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The Arctic Corsair is Hull’s ‘Cutty Sark’: a nationally significant vessel representing the end of a once major industry. Built in Beverley in 1960 for the Boyd Line, the Arctic Corsair had a career that included a world-record catch and conflict and collision in the Cod Wars.

The trawler was moved to her current berth on the River Hull next to the Streetlife Museum in 1998.

The Arctic Corsair was originally rescued for the nation by Hull City Council and subsequently a lengthy programme of repairs was carried out when the vessel was berthed at Albert Dock. Now owned and run by Hull City Council and Hull Culture and Leisure, in partnership with local fishing heritage group STAND, the Arctic Corsair is a key part of the nation’s maritime heritage. She is now the only distant-water sidewinder trawler consistently accessible as a floating attraction and open to the public in the country.

This ship is a symbol of our trawling past within living memory, and more significantly of the thousands of men and boys from the city who never made it home during Hull’s active fishing industry.

Arctic Corsair
Hull's much loved Arctic Corsair

At sixty years old following a life in the extreme waters of the Atlantic, the Arctic Corsair will sail into its final, dry-berth at the North End Shipyard, off Dock Office Row.

Did you know?

  • The Arctic Corsair is the sole survivor of Hull’s distant-water, sidewinder fishing fleet and weighs 693 tonnes
  • In 1973, the Arctic Corsair broke the world record for landing the greatest weight of Cod and Haddock from the White Sea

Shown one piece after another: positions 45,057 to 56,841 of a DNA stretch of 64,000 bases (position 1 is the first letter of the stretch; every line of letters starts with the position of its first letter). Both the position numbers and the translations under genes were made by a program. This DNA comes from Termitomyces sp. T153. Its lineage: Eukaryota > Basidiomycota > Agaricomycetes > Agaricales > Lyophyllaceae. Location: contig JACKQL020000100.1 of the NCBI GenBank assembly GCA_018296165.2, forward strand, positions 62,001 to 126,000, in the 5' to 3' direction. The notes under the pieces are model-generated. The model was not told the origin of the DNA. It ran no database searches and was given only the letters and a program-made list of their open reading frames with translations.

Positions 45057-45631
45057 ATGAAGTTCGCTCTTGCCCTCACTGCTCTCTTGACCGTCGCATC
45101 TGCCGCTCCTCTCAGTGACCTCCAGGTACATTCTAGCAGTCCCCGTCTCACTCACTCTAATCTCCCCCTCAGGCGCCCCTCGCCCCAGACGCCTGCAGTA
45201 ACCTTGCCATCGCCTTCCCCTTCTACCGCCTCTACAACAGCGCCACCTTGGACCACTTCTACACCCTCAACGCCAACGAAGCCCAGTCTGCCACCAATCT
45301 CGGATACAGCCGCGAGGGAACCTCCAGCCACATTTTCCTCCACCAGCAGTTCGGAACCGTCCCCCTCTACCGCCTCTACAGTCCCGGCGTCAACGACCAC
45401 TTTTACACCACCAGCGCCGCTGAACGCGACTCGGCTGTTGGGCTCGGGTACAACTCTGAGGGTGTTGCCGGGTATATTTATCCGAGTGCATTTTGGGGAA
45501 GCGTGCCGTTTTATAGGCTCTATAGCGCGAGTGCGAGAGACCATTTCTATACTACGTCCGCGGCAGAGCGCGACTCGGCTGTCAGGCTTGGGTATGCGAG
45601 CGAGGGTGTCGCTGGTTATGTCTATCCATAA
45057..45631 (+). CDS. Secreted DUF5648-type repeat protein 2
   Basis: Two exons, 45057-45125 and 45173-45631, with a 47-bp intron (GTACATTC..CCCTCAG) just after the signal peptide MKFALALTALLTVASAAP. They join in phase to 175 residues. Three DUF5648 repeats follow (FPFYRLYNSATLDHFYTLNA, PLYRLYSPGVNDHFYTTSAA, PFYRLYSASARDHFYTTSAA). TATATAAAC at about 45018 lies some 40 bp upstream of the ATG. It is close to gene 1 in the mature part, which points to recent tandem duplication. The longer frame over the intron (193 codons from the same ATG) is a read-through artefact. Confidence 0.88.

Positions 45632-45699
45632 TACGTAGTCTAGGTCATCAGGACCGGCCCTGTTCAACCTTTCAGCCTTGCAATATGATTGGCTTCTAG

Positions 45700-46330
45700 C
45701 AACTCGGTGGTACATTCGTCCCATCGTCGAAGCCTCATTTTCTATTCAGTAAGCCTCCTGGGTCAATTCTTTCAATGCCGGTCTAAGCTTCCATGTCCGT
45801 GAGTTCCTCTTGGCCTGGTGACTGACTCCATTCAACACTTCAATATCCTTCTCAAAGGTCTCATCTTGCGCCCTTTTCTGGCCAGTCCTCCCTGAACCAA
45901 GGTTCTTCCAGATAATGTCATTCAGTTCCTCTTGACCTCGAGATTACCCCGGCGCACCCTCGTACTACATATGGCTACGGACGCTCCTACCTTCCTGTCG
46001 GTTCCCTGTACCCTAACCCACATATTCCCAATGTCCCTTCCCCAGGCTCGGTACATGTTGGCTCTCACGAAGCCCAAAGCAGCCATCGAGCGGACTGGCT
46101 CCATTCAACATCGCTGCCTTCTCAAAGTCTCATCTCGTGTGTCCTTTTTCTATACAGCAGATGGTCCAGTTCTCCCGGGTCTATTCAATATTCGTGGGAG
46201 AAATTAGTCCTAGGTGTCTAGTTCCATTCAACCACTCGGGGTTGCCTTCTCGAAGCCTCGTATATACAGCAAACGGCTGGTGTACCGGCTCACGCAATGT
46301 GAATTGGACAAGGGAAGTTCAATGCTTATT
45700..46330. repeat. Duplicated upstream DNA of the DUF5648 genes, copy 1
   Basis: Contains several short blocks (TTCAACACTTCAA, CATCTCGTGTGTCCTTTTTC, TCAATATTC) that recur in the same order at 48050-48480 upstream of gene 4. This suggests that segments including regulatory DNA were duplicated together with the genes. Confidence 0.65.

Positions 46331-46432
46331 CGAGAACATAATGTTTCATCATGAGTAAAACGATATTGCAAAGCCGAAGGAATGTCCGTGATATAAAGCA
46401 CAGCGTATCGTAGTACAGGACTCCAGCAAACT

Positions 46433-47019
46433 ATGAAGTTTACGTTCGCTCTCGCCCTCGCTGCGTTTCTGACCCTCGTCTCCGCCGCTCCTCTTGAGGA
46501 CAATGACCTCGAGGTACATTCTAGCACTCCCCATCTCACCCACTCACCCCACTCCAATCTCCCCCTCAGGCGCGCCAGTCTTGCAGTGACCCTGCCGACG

• In 1976, the Arctic Corsair rammed the Icelandic Coastguard vessel and gunboat Odinn as part of the Cod Wars conflict. In 2017 both vessels which survive as heritage ships exchanged bells in a gesture of reconciliation
  • The Arctic Corsair was one of the last distant-water, sidewinder trawlers to sail from the UK and is now the only distant-water sidewinder trawler consistently accessible to the public in this country
  • Travelling to the distant water grounds involved a 2,000 mile round trip to Iceland or a 2,700 mile round trip to Bear Island. The Arctic Corsair even made 5,000 mile round trips to Newfoundland Grand Banks

AS PART OF THIS PROJECT THE ARCTIC CORSAIR WILL:

  • be relocated in a new dry-berth
  • be fully restored
  • raise awareness of her national significance
  • have improved interpretation
  • offer increased visitor access
  • offer increased volunteering and learning opportunities

Most importantly, be saved for generations to come.

The Arctic Corsair moved from its current location for the first time in 20 years on Sunday 4 August. For more information visit http://bit.ly/2kooLdu.